Who in the 1980s would have ever imagined that folks might actually look back longingly to the "good old days" of the Cold War? That there could be fond remembrances of a bygone era when two superpowers would stockpile tons and tons of nuclear weapons in an international arms race?
Perhaps living with the realities of America and the free world's war on terror has helped create a little bit of nostalgia for that time in our history.
Nevertheless, to refer to the Cold War as the "good old days" is a bit of a stretch. But the final facts are pretty impressive: the Cold War was ultimately won; millions of people were released from the shackles of communism; and the Soviet Union and its direct threat to the U.S. are simply no more.
But the Cold War was not won by accident or through happenstance. No, it was won because of the leadership of a president who understood that peace and victory were possible through strength and who exhibited the necessary commitment to get the job done.
Earlier this month, when President Bush released his proposal to restructure America's military, it was further evidence that this president is also more than up to the unique challenges we currently face.
The president's proposal is forward-thinking and an awfully big step in the right direction. It calls for closing hundreds of U.S. facilities overseas and bringing home almost 70,000 uniformed personnel (and roughly 100,000 of their family members and additional civilian employees) over the next 10 years. By doing this, the U.S. and our armed forces are in a better position to maintain flexibility and rapidly deployable capabilities to strategic areas around the globe. It's a plan that makes good sense.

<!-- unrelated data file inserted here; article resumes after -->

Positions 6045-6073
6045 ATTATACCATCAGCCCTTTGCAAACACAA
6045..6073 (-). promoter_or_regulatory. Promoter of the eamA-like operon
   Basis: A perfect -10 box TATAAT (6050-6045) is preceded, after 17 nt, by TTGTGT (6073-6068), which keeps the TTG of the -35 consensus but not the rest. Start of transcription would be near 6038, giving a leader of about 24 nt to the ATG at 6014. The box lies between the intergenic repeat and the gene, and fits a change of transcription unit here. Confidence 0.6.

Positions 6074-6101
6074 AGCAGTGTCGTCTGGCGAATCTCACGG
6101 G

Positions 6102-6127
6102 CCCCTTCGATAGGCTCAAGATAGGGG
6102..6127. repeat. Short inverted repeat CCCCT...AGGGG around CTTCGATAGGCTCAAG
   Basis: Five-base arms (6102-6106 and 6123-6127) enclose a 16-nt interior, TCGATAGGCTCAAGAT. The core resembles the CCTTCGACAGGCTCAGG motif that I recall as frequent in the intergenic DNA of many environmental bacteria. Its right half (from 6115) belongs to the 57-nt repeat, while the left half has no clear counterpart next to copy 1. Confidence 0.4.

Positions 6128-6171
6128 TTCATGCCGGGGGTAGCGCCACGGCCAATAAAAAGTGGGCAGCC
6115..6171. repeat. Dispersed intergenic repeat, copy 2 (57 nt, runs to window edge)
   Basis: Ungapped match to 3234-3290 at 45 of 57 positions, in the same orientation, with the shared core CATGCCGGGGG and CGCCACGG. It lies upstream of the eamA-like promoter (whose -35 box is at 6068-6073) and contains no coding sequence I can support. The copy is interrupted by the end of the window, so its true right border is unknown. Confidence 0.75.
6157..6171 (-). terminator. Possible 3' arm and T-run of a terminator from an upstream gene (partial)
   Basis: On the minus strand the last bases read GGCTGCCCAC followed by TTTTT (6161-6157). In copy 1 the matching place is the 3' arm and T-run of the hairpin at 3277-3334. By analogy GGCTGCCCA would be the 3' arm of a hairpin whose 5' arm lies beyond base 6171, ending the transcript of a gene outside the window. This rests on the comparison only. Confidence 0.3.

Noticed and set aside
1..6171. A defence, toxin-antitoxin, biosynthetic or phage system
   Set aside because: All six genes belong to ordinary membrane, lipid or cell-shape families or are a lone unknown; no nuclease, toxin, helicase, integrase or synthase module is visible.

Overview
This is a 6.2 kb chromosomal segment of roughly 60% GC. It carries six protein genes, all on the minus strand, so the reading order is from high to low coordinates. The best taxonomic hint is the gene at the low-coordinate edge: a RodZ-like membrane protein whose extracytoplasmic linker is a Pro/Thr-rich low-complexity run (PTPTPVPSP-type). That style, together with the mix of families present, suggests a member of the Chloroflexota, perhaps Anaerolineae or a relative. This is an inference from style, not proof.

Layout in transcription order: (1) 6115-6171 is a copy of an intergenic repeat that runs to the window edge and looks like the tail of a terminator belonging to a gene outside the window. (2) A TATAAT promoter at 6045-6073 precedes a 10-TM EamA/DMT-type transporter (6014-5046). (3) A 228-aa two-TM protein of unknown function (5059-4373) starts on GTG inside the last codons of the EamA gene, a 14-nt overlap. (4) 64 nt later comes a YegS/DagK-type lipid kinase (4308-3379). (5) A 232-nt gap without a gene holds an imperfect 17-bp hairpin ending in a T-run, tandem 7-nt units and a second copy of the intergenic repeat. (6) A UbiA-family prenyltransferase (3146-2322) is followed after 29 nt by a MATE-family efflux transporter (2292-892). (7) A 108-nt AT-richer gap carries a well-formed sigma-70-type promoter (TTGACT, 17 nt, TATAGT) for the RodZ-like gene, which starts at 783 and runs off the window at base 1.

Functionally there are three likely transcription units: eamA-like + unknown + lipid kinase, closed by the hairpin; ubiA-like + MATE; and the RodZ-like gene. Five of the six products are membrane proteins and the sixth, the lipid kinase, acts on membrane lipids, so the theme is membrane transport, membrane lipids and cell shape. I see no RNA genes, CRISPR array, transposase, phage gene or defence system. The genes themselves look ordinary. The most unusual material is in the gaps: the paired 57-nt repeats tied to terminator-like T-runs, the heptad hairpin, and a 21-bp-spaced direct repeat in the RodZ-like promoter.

Even the president's political opponent in November (ultra-liberal Sen. John Kerry) agreed it was the right thing to do. In an interview with ABC's George Stephanopoulos 18 days before the president unveiled his proposal, Kerry said, "I will have significant, enormous reduction in the level of troops... I think we can significantly change the deployment of troops, not just there (in Iraq) but elsewhere in the world... There are great possibilities open to us."
But magically, just two days after the president's announcement, Kerry did an about-face and trashed the idea by saying it was "clearly the wrong signal to send." The "wrong signal"? In just 18 days, the "great possibilities" had become the "wrong signal"?
The fact is, President Bush got it right. Winning the war on terror requires new ways of operating and preparation -- including a more mobile American military that can meet these new challenges.
There's also an additional benefit in having more troops back within our borders. These returning armed forces personnel will be available to help us in the effort to directly protect our borders.
Don't forget, the perpetrators of 9/11 trained and lived in Florida and other areas of our country. Meanwhile, there are somewhere between 8 and 12 million people currently living in America illegally, including almost 4,000 from countries with a known al Qaeda presence.
Part of fighting and winning the war on terror is ensuring that the battlefield is never on American soil again. Enlisting our troops here at home in the effort to better buffer our borders and stem the tide of people entering our nation illegally should also be part of the president's proposal.
Until then, I suggest Kerry leave his hallmark flip-flops on the campaign trail and off the path this nation must travel to meet and defeat the terrorist thugs who want to destroy our nation and way of life.
(U.S. Rep. Charlie Norwood is an Evans resident.)
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